“And, I liked playing ping pong with that British guy!” (free amenity)
After hearing all this, I asked, “What about Disney?”
“Oh, and the Disney day was awesome too!”
That’s right folks….those were my eight and four year old’s vacation highlights…the unplanned and free (or nearly free) stuff! ….and Disney was placed at the end as a side note.
I learned a lot from what they said to me that day.
I learned that my young boys wanted me. They didn’t know this ahead of time, but what they really wanted was their parent’s undivided attention more than a ride over Neverland. They wanted time with us, more than to be entertained by strangers. They preferred a game of cards with us over a picture with Aladdin. They loved when their daddy cranked the music in the car and we all jammed out together, more than the cool car itself. It was neat for them to see Salamanders and Armadillos wandering around – they had never been to a place with a different climate and different creatures. And, the “cherry on the top” of the trip came in the form of a greasy buffet restaurant, because they sure haven’t figured out how to be “classy” yet.
Boy, was I ever glad that I decided to forego another theme park (or three), and another chunk of our hard earned money. I was really relieved that we didn’t take them to another restaurant with animatronics, TV screens, and gimmicky waiters….because it turned out they were fine (more than fine) with a cheap meal while joking around with dad and mom. I guess dad and mom shouldn’t have been surprised, since our favorite childhood vacation memories were swimming and having a cherry throwing fight, and going to a no-frills camp, or overnight to a hotel where we could order pizza and rent a movie. It seriously is the little things, folks.
Parents, we do not need to re-finance the house to please our kids. As much as they say that they want the animatronics, the glitz, glam and fast pace, what they really want is time with you. Of course it’s wonderful to treat our children to fun things, but what makes them fun is doing them together – not the actual ride that took three hours to wait for and thirty seconds to be over with. Don’t believe the notion that you’ll put a hush on the begging and satisfy them with saying yes to the big ticket item. You won’t. They’ll always want more, (especially if they aren’t getting you). We all want more.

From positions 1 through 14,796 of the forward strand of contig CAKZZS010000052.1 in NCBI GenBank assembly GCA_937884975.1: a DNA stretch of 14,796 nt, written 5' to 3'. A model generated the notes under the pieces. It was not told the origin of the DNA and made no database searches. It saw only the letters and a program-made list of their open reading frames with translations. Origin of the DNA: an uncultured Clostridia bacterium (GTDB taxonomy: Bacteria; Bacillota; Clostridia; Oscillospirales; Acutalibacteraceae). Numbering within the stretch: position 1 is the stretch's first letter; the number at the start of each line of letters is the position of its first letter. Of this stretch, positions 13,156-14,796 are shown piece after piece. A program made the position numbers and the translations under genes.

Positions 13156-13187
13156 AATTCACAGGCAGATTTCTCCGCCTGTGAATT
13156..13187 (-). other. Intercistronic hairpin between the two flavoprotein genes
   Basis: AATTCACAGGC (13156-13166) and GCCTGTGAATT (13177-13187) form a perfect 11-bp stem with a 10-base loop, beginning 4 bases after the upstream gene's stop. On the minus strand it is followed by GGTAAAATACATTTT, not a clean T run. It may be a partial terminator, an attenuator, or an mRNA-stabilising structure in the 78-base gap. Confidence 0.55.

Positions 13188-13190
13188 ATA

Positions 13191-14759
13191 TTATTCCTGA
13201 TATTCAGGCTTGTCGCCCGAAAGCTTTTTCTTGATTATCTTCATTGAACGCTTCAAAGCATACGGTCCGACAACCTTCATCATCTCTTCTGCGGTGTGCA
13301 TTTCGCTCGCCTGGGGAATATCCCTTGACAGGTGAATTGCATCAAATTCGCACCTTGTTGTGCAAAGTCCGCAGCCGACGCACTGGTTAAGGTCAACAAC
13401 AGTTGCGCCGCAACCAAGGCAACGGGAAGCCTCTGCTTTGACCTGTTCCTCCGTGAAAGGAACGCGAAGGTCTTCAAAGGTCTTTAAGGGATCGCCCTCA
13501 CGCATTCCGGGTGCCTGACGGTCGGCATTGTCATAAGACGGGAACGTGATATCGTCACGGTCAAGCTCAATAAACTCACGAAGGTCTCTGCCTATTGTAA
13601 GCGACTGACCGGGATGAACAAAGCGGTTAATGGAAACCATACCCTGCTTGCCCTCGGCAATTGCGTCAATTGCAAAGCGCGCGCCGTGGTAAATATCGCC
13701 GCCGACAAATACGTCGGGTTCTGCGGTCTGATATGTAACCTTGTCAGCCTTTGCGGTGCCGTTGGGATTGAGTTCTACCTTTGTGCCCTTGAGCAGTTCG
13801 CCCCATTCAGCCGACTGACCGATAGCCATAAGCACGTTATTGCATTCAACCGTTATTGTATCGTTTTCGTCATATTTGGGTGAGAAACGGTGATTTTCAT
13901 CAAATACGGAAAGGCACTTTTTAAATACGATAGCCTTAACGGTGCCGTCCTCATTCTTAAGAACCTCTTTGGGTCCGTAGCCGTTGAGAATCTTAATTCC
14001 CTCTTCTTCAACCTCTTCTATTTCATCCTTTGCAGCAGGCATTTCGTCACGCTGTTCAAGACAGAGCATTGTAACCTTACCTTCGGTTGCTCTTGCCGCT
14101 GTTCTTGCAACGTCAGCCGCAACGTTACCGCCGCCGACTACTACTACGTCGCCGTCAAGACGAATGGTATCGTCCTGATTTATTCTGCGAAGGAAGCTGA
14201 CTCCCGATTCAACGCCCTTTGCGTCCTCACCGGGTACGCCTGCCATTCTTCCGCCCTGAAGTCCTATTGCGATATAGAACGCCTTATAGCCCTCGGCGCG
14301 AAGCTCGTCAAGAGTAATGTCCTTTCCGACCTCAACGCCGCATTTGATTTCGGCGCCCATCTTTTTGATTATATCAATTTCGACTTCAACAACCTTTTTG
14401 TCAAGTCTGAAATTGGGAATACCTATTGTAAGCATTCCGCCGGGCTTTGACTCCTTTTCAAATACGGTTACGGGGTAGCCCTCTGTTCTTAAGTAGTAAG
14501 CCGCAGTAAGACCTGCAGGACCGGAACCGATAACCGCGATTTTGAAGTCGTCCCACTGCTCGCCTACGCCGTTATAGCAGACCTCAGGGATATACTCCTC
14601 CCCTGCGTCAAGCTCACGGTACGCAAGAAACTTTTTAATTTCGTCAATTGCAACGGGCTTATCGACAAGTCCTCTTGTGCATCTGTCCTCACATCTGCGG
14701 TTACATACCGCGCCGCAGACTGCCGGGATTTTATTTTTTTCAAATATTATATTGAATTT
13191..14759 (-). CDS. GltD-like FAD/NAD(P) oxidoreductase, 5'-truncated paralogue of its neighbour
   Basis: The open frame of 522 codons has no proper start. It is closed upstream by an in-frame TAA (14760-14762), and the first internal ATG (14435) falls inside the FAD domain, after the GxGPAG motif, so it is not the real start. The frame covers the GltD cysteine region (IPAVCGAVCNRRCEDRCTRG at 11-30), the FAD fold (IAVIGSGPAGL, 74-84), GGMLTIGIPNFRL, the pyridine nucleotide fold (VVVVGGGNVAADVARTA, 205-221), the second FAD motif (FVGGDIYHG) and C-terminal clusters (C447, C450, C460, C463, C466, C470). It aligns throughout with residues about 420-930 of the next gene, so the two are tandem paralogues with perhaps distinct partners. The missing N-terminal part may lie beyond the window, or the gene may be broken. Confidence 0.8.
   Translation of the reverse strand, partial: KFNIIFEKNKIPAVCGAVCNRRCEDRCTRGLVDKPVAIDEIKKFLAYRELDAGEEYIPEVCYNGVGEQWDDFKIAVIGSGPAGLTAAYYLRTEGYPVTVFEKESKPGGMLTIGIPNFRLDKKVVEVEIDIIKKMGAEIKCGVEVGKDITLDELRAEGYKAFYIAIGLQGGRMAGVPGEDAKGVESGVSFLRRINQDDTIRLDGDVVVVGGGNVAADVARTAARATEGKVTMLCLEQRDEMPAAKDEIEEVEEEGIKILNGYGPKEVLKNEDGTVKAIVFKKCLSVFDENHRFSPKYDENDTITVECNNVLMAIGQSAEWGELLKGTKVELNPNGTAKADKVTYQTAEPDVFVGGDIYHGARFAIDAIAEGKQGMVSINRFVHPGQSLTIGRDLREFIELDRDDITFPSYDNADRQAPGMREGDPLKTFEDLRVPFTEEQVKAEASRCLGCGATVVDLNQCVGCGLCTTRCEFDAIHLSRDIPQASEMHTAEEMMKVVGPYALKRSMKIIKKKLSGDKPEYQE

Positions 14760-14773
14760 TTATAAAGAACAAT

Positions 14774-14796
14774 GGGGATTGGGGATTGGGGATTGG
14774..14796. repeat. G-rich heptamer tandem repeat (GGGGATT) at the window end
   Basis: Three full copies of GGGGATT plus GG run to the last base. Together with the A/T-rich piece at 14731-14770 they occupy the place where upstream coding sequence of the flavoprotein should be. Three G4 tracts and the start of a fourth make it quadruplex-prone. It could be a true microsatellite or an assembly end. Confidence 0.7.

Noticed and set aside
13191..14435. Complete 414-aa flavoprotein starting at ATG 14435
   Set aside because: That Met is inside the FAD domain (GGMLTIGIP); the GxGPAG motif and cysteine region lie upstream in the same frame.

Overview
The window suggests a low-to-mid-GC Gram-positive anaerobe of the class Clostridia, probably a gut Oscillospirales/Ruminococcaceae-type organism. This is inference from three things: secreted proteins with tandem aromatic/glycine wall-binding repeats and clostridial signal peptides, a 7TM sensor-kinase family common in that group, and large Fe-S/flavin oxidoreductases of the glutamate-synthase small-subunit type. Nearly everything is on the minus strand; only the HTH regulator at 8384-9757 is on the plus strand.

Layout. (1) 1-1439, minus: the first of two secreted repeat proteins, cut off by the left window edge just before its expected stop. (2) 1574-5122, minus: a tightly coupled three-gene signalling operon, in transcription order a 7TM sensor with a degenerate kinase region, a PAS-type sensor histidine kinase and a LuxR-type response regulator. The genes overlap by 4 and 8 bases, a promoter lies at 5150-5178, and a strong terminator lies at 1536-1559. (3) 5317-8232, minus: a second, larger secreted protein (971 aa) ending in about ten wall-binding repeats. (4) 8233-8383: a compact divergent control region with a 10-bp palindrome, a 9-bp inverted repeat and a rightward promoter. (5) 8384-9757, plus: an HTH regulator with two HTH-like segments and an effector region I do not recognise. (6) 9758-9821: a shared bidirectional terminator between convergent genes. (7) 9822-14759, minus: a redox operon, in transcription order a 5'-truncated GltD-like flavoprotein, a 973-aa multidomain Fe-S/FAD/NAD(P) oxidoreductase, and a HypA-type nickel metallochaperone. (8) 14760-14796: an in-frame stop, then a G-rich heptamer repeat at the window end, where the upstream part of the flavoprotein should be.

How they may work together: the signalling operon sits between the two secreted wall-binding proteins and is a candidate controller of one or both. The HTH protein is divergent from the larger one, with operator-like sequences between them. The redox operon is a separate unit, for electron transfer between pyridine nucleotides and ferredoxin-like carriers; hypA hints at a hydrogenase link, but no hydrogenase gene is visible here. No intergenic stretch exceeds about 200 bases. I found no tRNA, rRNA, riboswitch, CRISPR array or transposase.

And more, and more and more.
A man sat on a park bench looking so depressed, that a woman stopped to see if he was alright. “Something the matter”, the woman replied? “Yes, a few months ago my grandfather left me $500,000 and some oil wells”. The woman was confused. “That doesn’t sound like something to be upset over.” “Yes, but you haven’t heard the whole story. Last month my uncle left me $1,000,000. The woman became perplexed. “I don’t get it. Those are NOT things to be upset over!” The man replied, “So far, this month nobody has left me anything!”
If a grown man can become this spoiled, we know that children will be even more prone to insatiability. In fact, I have found that the more possessions and entertainment I give my children, the more entitled, ungrateful, whiny…and yes, bratty they become! In many cases, less is more. I think this case is one of them!
Definitely splurge when and where you want – that’s absolutely your call. But, know that you don’t necessarily have to, in order to have a blast with your kids on vacation, or any time. Money doesn’t make memories. If you can, show them the world, but please just don’t give them the world, and everything in it in the process.
The Buzz Lightyear ride was cool, and the Disney parade was pure eye candy, but my two little men’s highlights were on point. Those free and priceless moments are among the most special we had together…and the ones we’re still talking about
Here we are, at “The Happiest Place on Earth”. 🙂 We paid big bucks for that smile on Braden’s face. I rest my case. :).
*Park bench story adapted from “The Word for you Today” Devotional, Mar-May 2016, pg 45.